Jeremy Hunt and Andy Burnham both have clear ideas about what they want for health policy but, both are being constrained by their party leaders
There are plenty of stories on health but both the Conservatives and Labour are failing to tell their story on the NHS.
Given the media interest in the issue this seems bizarre, but it is the case. How has it happened?
‘Hunt has hardly been kept out of the headlines but his ability to make them has been constrained’
Those on the receiving end of the secretary of state’s weekly stocktakes on his priority issues would doubtless argue that the pace has hardly slowed. Yet we hear less about it in public; announcements are rationed.
Govern in prose
Hunt has hardly been kept out of the headlines but his ability to make them has been constrained.
This is not an approach of his choosing. It is a consequence of Number 10’s desire to focus on key issues where it feels it has an electoral advantage, notably the economy and education.
The approach of not giving airtime to your weaknesses (and Downing Street knows that health is one of them) may work in the heat of an election campaign but is much harder to pull off during the normal process of governing.
Issues not of your choosing mean that it is very difficult to keep areas of public service delivery quiet for prolonged periods of time.
In the US, Democrat Mario Cuomo once said that although politicians campaign in poetry they must govern in prose.
The noisy NHS
The problem in health is that it generates an awful lot of prose, much of it not too complimentary. The public craves health stories and there are plenty of tales out there.
If the government doesn’t want to tell its own story on health then plenty of other organisations will happily do so. Recent weeks have seen different health issues on the front pages two or three times a week.
If the strategy is to not speak about health in the hope that no one will notice it, it is failing.
Part of Hunt’s appeal to David Cameron when he was appointed as health secretary was his ability to communicate. Yet the Conservatives’ strategy is limiting his ability to do so.
Far from reducing the salience of health, the NHS is a noisy as ever. The difference is that the papers are full of stories that are not of the government’s choosing.
‘If the strategy is to not speak about health in the hope that no one will notice, it is failing’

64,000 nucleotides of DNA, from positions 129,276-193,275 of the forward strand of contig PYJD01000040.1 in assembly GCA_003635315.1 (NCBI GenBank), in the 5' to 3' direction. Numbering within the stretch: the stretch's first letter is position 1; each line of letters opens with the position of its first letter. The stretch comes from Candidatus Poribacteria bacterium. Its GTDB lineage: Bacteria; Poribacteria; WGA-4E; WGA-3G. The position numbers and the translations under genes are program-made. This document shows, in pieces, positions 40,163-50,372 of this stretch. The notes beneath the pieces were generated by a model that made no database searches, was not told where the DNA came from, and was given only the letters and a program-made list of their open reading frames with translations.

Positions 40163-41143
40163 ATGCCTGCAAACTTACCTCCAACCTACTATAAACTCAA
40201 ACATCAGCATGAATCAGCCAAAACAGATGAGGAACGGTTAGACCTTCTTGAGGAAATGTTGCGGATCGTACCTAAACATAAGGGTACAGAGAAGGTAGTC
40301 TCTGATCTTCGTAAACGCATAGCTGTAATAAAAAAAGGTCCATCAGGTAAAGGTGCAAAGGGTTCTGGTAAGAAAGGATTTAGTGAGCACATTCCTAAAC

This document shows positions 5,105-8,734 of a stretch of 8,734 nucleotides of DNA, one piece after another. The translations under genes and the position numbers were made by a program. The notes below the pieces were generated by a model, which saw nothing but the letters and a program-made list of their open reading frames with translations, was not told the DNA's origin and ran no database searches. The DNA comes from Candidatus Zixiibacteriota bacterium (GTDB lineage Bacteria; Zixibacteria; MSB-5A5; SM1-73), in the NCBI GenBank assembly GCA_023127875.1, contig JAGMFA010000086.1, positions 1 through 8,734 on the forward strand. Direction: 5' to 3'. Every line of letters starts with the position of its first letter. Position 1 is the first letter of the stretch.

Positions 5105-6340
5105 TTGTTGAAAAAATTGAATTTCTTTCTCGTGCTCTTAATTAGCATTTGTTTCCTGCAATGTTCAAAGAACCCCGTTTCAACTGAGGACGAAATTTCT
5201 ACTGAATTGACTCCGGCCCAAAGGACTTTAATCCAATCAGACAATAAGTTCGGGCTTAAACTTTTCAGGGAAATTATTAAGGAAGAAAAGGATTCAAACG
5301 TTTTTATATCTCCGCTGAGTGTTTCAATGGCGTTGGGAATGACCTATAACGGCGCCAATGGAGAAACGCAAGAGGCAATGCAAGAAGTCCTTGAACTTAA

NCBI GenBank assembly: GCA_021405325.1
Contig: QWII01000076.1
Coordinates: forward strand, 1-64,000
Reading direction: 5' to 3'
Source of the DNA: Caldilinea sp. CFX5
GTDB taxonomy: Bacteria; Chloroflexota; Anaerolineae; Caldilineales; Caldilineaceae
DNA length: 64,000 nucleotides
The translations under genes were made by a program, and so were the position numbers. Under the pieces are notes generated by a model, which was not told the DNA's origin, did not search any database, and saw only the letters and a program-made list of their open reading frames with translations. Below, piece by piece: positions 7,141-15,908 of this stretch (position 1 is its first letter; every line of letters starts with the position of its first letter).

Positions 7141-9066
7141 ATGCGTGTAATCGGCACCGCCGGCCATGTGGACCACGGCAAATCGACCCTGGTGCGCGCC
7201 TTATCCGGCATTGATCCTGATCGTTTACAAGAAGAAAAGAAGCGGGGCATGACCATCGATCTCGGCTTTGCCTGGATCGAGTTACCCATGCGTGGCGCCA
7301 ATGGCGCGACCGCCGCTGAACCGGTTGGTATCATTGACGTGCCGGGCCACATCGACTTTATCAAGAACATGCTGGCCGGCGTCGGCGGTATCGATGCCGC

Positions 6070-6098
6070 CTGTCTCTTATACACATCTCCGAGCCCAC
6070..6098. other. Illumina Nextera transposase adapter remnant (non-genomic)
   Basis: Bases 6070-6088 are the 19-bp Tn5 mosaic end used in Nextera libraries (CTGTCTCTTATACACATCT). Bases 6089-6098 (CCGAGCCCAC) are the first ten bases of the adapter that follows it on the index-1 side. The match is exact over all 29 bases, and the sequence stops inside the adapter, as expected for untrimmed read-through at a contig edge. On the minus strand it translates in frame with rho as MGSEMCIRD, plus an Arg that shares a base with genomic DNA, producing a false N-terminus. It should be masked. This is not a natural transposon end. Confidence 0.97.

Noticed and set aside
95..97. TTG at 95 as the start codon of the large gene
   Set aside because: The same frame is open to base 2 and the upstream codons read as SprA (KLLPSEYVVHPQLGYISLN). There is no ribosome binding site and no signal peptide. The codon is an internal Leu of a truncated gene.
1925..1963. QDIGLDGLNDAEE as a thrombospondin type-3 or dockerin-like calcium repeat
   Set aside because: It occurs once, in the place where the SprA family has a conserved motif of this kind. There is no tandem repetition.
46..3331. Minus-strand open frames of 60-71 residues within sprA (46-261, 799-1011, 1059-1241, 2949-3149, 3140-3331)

Labour faces a similar problem, albeit for very different reasons. Andy Burnham has forsaken some of the usual tactics of opposition in favour of making the case for big picture reform.
He has passed up opportunities to match and neutralise the government’s “retail” health policies and has been curiously reticent to announce his own populist measures.
His pledge to repeal the Health and Social Care Act might play well with activists but it means less on the doorstep.
With the NHS still recovering from the last structural upheaval, promising an even bigger one is quite a gamble. It is made even bigger given that neither his leader nor the shadow chancellor has signed off the policy.
The storytelling challenge
If Burnham bet the manifesto on “whole person care” then every indication is that the gamble has not paid off.
Judging by recent briefings to the media, Ed Miliband has not been persuaded either. Labour’s public debate over the issue has resulted in a very public disavowal of one of the two policies Burnham is most closely identified with.
What is more Miliband’s recent remarks – about how vested interests in the public sector must be attacked in the same way as those in the private sector – hardly sound like a ringing endorsement of the other policy Burnham is best known for: that the NHS should be the preferred provider.
‘An absence of stories on the NHS will not be an issue in the run-up to the election, but an absence of clear narrative from both parties may be’
Whatever you think of Burnham’s ideas, it hardly leaves him in a strong position to tell a clear Labour story on the NHS when two of his central ideas appear to have been challenged in such a clear way by his own leadership.
Of course the publication of the proposals from Sir John Oldham’s integration commission – which is imminent – may result in fresh ideas but, even if it does, it will leave a diminished secretary of state to communicate them.
Both the Conservatives and Labour face a challenge in telling their story on the NHS. Unusual bedfellows Hunt and Burnham find themselves in a similar position.
Both have clear ideas about how they want to set out their stall on health but both are being constrained by their party leadership.
An absence of stories on the NHS will not be an issue in the run-up to the general election, but an absence of clear narrative from both parties may be.
Mike Birtwistle is a health policy consultant and founding partner of Incisive Health